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Frank Frank at The Tradition-Prestonwood where he is living — and where he continues to offer directorial wisdom.

“Have you ever been onstage?”  Frank Frank was asked recently.  His very presence demands the question.

 

“Only when I fell out of the box seat,” he replies. One can’t help but laugh. There’s just a hint of Groucho Marx redux, sans cigar.

 

In fact, Frank (Herman Frank, actually, but since everyone calls him Frank, he’s “Frank Frank”) was for decades a theater director in New York.  A professional printer by day, he always had at least one or two plays he was directing at night on the side.  In this way, he was never subject to the vagaries of his chosen art.  He and his wife, Nettie, successfully raised three children with bread always on the table — and the smell of grease paint in the air.

 

“My sister took me to Harlem to see vaudeville.

I was bitten and smitten!"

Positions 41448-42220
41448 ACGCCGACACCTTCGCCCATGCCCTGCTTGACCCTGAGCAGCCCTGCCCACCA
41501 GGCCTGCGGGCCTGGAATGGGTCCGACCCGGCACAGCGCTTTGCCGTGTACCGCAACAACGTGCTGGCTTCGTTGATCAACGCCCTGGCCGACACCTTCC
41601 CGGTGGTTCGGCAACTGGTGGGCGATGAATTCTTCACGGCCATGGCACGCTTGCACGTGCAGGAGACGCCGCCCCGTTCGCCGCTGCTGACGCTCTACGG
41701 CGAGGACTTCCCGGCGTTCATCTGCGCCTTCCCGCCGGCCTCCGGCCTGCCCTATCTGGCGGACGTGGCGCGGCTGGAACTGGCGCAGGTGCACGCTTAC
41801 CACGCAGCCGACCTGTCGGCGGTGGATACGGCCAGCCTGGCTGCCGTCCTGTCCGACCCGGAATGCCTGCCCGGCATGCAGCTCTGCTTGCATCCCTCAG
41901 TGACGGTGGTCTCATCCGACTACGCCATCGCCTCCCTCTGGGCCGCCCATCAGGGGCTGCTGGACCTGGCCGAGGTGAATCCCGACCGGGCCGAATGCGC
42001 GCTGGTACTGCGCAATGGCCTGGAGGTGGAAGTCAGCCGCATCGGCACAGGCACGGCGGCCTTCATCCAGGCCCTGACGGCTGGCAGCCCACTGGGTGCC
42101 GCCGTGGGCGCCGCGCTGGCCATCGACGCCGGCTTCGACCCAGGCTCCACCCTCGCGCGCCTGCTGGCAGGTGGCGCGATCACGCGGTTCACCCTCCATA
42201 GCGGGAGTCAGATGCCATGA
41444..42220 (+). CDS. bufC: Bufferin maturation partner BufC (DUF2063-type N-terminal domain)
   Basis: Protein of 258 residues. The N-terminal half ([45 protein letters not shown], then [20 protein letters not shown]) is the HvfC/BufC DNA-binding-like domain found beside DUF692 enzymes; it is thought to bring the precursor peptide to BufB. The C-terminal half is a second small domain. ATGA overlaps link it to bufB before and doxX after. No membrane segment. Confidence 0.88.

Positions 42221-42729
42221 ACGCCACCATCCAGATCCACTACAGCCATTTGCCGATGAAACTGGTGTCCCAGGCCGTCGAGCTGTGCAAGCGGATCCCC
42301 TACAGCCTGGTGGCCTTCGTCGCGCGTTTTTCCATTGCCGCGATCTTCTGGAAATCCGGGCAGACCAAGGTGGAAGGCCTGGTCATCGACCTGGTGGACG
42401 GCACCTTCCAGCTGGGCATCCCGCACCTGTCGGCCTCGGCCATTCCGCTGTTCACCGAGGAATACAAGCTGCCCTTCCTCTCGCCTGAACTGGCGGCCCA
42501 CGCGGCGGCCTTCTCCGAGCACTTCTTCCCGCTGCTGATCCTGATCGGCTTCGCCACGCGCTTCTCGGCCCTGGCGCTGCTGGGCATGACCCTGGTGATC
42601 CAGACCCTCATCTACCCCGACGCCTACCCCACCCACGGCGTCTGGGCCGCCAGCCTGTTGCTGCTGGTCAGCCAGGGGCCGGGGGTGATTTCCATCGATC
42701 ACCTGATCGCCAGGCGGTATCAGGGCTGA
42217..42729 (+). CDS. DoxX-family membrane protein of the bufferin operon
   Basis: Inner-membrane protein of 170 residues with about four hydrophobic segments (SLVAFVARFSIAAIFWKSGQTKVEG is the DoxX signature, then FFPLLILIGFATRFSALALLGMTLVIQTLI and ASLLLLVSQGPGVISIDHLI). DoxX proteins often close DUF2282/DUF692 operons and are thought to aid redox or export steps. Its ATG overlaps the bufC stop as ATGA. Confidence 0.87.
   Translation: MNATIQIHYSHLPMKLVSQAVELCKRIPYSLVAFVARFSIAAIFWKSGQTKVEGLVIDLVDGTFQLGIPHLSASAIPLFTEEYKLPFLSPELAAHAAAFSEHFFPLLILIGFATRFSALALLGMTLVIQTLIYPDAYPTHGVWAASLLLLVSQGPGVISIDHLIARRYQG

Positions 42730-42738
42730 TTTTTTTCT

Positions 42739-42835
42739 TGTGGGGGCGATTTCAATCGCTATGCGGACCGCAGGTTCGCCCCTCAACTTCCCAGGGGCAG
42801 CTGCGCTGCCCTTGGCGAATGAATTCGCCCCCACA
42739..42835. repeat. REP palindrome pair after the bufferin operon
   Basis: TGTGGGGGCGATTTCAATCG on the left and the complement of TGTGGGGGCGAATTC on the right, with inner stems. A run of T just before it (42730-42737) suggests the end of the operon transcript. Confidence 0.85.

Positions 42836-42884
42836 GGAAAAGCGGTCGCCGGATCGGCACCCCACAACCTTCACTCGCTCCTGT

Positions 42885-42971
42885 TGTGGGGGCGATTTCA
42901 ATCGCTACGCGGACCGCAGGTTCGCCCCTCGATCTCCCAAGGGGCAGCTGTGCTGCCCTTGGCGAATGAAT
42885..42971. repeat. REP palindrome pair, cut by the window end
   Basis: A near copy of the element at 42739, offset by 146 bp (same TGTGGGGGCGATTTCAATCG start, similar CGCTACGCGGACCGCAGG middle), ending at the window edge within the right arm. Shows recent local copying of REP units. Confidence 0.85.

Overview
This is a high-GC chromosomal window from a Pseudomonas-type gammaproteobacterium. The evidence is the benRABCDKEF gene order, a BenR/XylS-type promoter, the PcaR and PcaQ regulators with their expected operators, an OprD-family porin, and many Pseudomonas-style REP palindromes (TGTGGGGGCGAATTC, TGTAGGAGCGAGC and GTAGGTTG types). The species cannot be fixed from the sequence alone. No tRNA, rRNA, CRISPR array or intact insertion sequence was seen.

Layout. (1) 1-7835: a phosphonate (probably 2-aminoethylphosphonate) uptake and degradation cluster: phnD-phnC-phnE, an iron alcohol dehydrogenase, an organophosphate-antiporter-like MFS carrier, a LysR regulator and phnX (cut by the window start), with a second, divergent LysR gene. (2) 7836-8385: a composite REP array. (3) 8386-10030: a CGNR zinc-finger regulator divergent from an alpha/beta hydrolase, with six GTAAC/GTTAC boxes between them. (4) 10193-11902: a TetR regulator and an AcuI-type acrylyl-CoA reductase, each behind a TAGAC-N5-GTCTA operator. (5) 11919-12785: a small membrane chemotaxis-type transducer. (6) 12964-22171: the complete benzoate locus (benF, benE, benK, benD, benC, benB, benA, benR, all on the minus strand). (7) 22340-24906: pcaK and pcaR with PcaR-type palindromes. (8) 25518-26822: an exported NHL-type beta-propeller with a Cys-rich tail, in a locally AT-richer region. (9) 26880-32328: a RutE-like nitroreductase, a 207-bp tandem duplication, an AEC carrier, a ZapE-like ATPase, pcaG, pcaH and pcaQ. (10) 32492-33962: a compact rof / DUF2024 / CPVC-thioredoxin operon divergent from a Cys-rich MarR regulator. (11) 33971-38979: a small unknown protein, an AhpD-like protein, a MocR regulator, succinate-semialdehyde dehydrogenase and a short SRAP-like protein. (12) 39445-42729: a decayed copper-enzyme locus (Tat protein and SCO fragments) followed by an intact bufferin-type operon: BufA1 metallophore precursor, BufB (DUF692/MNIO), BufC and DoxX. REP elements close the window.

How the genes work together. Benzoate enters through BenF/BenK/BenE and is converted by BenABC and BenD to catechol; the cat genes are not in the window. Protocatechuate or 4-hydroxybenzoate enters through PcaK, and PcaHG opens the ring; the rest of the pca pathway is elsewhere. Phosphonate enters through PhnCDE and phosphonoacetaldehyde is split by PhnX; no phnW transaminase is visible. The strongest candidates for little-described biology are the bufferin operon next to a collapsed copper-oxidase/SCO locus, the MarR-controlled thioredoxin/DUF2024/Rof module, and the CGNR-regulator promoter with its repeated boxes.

Growing up in the Bronx, he was a “ham” with a fixation about acting.  “My sister took me to Harlem to see vaudeville.  I was bitten and smitten!”  In junior high, he wrote, directed, and acted in the school play.  Word got out about his talent, and soon one Jewish Temple after another contacted him about directing their fund-raisers — which always had lots of kids.

 

After being in special services in the Air Force during World War II, where he raised the morale of the troops by producing entertainment, he returned to New York to be a printer by day, director by night for community theaters and Temple fund-raisers.

 

What are his favorite plays?  “Any play by Neil Simon. All are good.  And ‘Death of a Salesman’  — that hits people where they live,” said Frank.

 

His advice to actors and directors today?  Present the truth.  “New York audiences in particular are tough. You must present the truth.”

 

His advice to actors and directors today?

Present the truth.

 

With that said, he’s always one for giving actors hope and encouragement.  An eighty-year-old woman called him recently from New York.  He had directed her successfully in several plays years ago, and she asked him if she should try out for the role of Gypsy Rose Lee in a community theater.  Yes, the ingénue lead.  “I said of course!  Why not?”

 

She didn’t get the role, but she did receive a life-giving dose of Frank Frank in the process.

 

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